10 Democratic Rising Stars To Watch As Dems Rebuild

The Democratic Party is reeling from the disastrous 2016 elections. But, as the party scrambles to find new leadership, there are 10 bright rising stars to keep an eye on over the next couple years.

The Democrats took a real beating last year, losing both the House and Senate along with the White House. And with Obama’s presidency almost over, the Dems are scrambling to find new party leadership.

There should still be some solid Dems that we can rely on like Senate minority leader Chuck Schumer, Bernie Sanders, Elizabeth Warren, and Nancy Pelosi. (I include Pelosi because there simply is no one better at whipping the vote. We’re gonna need that.)

But the fact is, the Dems need some new blood. And it turns out that the new blood we have waiting on deck is pretty exciting.

Here are 10 rising stars that we need to keep our eye on:

  1. Julian Castro
  2. Cory Booker
  3. Kirsten Gillibrand
  4. Joe Kennedy III
  5. Tim Ryan
  6. Joe Crowley
  7. Linda Sanchez
  8. Cheri Bustos
  9. Eric Swalwell
  10. Ruben Gallego

Julian Castro

Julian and Joaquin Castro are twin brothers who are coming into the national spotlight after shining in the state of Texas. Joaquin is a rising Congressman, but Julian is the one who will likely move into a leadership role in the party.

42-year-old Julian Castro is the former Mayer of San Antonio. But, thanks to President Obama, he is now on the national stage serving as the HUD Secretary.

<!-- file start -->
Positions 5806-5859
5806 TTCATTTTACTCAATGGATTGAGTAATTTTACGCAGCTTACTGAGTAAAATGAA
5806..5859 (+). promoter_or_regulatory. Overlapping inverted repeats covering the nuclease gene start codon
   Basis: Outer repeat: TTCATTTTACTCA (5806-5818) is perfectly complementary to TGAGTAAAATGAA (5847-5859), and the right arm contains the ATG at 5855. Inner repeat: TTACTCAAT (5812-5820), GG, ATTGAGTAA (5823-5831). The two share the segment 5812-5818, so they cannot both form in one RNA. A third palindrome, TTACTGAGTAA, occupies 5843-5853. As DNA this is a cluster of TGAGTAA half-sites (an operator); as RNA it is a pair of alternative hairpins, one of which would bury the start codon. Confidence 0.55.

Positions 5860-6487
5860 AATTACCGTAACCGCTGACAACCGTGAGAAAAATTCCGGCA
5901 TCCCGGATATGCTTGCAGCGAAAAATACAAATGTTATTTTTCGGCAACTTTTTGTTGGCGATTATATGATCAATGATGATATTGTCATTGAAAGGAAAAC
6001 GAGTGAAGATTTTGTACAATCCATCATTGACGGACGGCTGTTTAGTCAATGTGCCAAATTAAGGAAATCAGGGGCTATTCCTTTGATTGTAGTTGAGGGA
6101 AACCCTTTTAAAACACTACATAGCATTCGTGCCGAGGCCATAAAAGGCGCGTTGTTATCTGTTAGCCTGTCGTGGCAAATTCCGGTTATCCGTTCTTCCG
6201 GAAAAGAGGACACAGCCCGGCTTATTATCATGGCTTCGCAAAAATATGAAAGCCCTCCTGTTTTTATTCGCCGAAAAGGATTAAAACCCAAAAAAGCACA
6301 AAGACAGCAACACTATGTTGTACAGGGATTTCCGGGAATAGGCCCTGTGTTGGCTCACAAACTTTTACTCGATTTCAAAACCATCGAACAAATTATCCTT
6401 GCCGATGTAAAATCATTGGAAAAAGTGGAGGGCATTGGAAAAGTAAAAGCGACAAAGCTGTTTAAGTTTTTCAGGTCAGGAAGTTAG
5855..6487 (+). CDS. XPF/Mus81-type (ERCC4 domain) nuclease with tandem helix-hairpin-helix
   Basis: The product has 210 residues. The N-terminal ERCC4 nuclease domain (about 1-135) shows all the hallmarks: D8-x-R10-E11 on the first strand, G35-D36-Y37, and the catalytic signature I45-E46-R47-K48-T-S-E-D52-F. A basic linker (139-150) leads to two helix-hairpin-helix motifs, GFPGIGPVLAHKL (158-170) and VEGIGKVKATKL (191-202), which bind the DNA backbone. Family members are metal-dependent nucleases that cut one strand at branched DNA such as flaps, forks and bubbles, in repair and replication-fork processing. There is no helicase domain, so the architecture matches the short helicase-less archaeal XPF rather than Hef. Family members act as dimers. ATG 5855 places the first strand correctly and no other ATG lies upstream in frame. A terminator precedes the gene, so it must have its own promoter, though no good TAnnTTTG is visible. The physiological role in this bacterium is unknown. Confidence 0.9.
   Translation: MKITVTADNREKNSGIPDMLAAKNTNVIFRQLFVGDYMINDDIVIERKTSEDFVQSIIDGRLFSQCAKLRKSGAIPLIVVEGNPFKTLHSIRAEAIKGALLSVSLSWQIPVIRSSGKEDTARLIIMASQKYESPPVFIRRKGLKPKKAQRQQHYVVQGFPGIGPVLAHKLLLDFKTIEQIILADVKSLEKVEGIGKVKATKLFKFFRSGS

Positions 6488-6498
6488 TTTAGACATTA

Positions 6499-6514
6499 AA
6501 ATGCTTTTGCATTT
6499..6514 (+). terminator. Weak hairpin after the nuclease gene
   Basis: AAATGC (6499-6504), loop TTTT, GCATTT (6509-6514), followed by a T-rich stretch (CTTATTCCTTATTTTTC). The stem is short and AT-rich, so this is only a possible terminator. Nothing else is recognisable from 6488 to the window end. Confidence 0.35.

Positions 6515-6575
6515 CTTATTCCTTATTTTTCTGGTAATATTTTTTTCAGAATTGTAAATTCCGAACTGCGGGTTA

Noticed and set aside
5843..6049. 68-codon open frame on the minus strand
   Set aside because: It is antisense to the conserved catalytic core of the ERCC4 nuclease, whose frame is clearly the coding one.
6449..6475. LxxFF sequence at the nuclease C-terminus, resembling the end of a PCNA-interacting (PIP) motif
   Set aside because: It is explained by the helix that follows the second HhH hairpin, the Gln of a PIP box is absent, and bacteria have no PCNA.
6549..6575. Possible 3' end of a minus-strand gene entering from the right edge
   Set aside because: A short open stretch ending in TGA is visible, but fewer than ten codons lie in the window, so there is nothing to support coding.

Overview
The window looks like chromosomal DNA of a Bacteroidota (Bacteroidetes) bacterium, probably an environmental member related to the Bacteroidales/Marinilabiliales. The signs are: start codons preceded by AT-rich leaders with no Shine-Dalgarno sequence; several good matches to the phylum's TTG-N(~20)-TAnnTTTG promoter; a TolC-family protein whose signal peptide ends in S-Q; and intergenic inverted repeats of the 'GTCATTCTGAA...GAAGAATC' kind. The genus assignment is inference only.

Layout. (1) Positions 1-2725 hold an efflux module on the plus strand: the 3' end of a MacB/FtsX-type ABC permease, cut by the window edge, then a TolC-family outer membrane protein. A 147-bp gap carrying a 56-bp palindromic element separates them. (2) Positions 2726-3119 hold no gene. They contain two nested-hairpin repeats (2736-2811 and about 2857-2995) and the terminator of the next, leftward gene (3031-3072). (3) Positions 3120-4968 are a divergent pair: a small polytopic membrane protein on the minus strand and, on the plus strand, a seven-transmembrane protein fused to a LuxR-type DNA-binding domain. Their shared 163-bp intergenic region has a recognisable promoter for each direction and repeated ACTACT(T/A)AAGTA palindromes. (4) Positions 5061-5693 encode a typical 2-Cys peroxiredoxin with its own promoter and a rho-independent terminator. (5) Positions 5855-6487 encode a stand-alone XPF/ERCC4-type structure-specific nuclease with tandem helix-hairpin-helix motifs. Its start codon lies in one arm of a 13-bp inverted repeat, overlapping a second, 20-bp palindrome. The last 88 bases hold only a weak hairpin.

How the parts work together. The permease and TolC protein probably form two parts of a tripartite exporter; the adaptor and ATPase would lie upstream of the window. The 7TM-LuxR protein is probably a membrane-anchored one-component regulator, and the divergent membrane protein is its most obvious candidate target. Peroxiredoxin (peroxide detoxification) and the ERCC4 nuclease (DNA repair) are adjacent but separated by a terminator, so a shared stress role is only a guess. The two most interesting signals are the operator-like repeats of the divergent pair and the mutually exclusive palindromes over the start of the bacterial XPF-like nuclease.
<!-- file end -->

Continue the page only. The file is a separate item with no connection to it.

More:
He was also on the short list for Hillary’s VP pick.

Cory Booker

Cory Booker is a 47-year-old Senator from New Jersey who has all of the charm and charisma of President Obama. He was also formerly the Mayor of Newark.

After Trump’s election Booker said,

“For the Democratic Party, this moment demands an epic gut check. We lost an election but we are not defeated. I pray we have the humility to reach out to those who differ with us, the empathy to listen to the legitimate concerns and demands of many Trump supporters, the courage to fight through cynicism and despair, and the grit to relentlessly fight for an America that advances opportunity and justice for all of our citizens.”

Kirsten Gillibrand

Kirsten Gillibrand is a 49-year-old Senator from New York. When Hillary took the office of Secretary of State in 2009, Gillibrand filled her vacant Senate seat.

Gillibrand has done a lot of work for women’s rights and has raised awareness for sexual assault on college campuses. She’s also done a lot of work in Congress. She has already cosponsored 280 bills and resolutions. And she is ranked as one of the most progressive Senators in D.C.

Joe Kennedy III

Joe Kennedy III is a 36-year-old Congressman from Massachusetts. He’s also the grandson of RFK. And he currently serves on the U.S. House Committee on Energy and Commerce.

He’s young and enthusiastic and he’s also a Kennedy. He’s making a name for himself in his own right. But his name recognition, which so many Americans associate with hope, will definitely benefit the Dems.

Tim Ryan

Tim Ryan is a 43-year-old Congressman from Ohio. And with the Dems winning mainly coastal states in 2016, it’s great to have a rising star in a swing state in the middle of the country.